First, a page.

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Paris - Ile De France

Galerie Vivienne – Shopping Gallery Paris

This page was updated on: Tuesday, November 20, 2018 at: 5:07 pm

Galerie Vivienne, a prime location

The Galerie Vivienne is one of Paris' finest shopping galleries.

Inaugurated in 1826, it's also one of the 150 passages and galleries built in Paris from the late 18th century to the mid 19th century.

Maître Marchoux, the President of the Chambers of Notaries, developed it on land that included the Hôtel Vanel de Serrant and the Passage des Petits Pères.

The plot couldn’t be better located!

It was indeed at the rear of the Bibliothèque Richelieu (Library) and stretched between the Palais Royal, Bourse and the Grands Boulevards.

A shopping gallery for the well off Parisians

Unlike the Galerie Colbert that attracted all crowds, the Galerie Vivienne became an exclusive gallery.

It indeed embodied the 'bourgeois spirit' of the time.

Marchoux didn't want to attract luxury trades, but elegant and 'useful' businesses.

Boot-makers, haberdashers, tailors, wine merchants and confectioners served the affluent middle classes, away from the noise and rustling of the street!

Marchoux entrusted the architect Francois-Jacques Delannoy with the construction of the most elegant and sophisticated shopping gallery of Paris!

The Galerie Vivienne indeed boasts an architecture worthy of the greatest palaces!

Its lavish Pompeian style decoration revolves around three themes: Success, Wealth and Commerce.

A lavish decoration

Thus appeared plethora of columns, arches, crystal candelabra, cornices carved with sheaves of wheat and palm, laurel wreaths, cornucopia and caducei!

Hand-carved and polished wood and wrought iron embellish the shops’ canopies and arched windows.

Facchina Giandomenico, one of the leading ceramists of the 19th century produced the mosaic-tiled floors; you'll find his signature embedded in the tiles by the entrance.

A superb glass roof and a rotunda let the light pour into the gallery and enhance its decoration.

Decline and renaissance of the Galerie Vivienne

Trade, however, started to decline during the Second Empire when Haussmann renovated Paris.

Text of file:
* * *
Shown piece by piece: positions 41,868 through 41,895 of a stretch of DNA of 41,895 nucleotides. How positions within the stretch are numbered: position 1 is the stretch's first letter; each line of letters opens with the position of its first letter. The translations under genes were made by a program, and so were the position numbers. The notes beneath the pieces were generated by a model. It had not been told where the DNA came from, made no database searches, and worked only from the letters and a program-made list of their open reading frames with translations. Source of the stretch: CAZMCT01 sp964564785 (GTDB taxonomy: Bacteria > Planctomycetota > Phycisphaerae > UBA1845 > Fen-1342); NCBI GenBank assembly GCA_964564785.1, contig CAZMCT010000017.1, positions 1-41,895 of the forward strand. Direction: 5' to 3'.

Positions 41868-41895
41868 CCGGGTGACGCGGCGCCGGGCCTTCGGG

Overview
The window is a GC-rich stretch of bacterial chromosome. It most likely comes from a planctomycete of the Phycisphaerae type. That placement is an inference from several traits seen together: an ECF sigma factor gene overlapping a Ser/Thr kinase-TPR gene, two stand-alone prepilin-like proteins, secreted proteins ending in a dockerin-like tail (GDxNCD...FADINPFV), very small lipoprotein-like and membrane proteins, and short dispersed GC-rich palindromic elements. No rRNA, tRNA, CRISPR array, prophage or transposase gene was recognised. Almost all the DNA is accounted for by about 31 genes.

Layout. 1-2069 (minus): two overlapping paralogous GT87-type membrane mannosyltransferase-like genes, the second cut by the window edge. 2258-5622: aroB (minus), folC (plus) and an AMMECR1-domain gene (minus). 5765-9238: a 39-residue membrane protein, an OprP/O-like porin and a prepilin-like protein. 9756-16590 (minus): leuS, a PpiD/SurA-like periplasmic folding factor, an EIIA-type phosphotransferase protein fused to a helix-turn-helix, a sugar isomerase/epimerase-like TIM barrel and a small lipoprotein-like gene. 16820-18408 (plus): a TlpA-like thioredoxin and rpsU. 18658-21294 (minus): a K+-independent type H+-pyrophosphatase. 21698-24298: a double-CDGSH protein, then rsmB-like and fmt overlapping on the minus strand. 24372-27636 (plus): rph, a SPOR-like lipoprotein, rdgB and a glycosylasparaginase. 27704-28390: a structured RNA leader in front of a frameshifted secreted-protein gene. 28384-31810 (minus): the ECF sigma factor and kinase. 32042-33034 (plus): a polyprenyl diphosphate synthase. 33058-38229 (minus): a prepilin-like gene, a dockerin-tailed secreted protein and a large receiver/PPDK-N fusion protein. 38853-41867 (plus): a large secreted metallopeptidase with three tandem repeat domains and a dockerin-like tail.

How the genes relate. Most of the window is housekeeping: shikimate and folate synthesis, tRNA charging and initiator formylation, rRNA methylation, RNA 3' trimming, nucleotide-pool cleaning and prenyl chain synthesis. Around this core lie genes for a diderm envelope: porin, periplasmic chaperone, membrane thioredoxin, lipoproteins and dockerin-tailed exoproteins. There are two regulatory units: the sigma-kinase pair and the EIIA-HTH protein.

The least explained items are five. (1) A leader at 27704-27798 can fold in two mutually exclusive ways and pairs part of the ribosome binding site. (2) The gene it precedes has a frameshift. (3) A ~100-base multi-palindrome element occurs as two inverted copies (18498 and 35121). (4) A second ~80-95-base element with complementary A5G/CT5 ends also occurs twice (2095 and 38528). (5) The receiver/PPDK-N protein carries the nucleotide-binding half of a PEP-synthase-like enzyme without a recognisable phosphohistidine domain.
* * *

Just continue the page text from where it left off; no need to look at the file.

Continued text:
Indeed, high end boutiques moved closer to the Madeleine and the Champs Elysées.

As most other Parisian galleries, the Galerie Vivienne fell gently into oblivion, then in disrepair and almost in ruin!

It was eventually restored to its former beauty and revived in the 1960s and classified Historical Monument in 1974.

Fashion designers Jean-Paul Gaultier and Yuki Torii contributed to its renaissance when they opened their boutique in 1986.

Other designers soon followed in their steps.

So did prestigious ready to wear and home decoration brands, art galleries and antique wooden toys, to name a few.

Sadly, only two of the original shops are still there.

If you love books old and new, you’ll enjoy spend some time in the Librairie Jousseaume (the former Librairie Petit-Siroux), which was founded in 1826.

The delicatessen - épicerie fine Legrand Filles & Fils existed before the construction of the gallery!

You’ll fall for its collection of fine chocolates and candies presented in traditional glass jars!

If you're an amateur of fine wines, you’ll enjoy visiting the wine cellar they opened in 1880.

As you stroll along the gallery, you’ll also discover the no13 and its monumental staircase; it leads to the house of the famous Vidocq, a former prisoner who became chief of police!

You'll enjoy window-shopping or a short break at the Bistro Vivienne by the entrance on Rue des Petits Champs.

The Galerie Vivienne is a small and exclusive village hidden in the heart of Paris, a haven of peace away from the noise of the street.

Take the time to visit, its elegant and old-fashioned atmosphere will charm you.

Free access
Opening hours: Everyday - 8.30am to 8.30pm

Directions: 2nd district
Metro: Bourse on Line 3 and Palais-Royal on Line1
Coordinates:
no4 Rue des Petits Champs Lat 48.866167 - Long 2.339463
no6 Rue Vivienne Lat 48.867262 - Long 2.339270
no5 Rue de la Banque Lat 48.866601 - Long 2.340198

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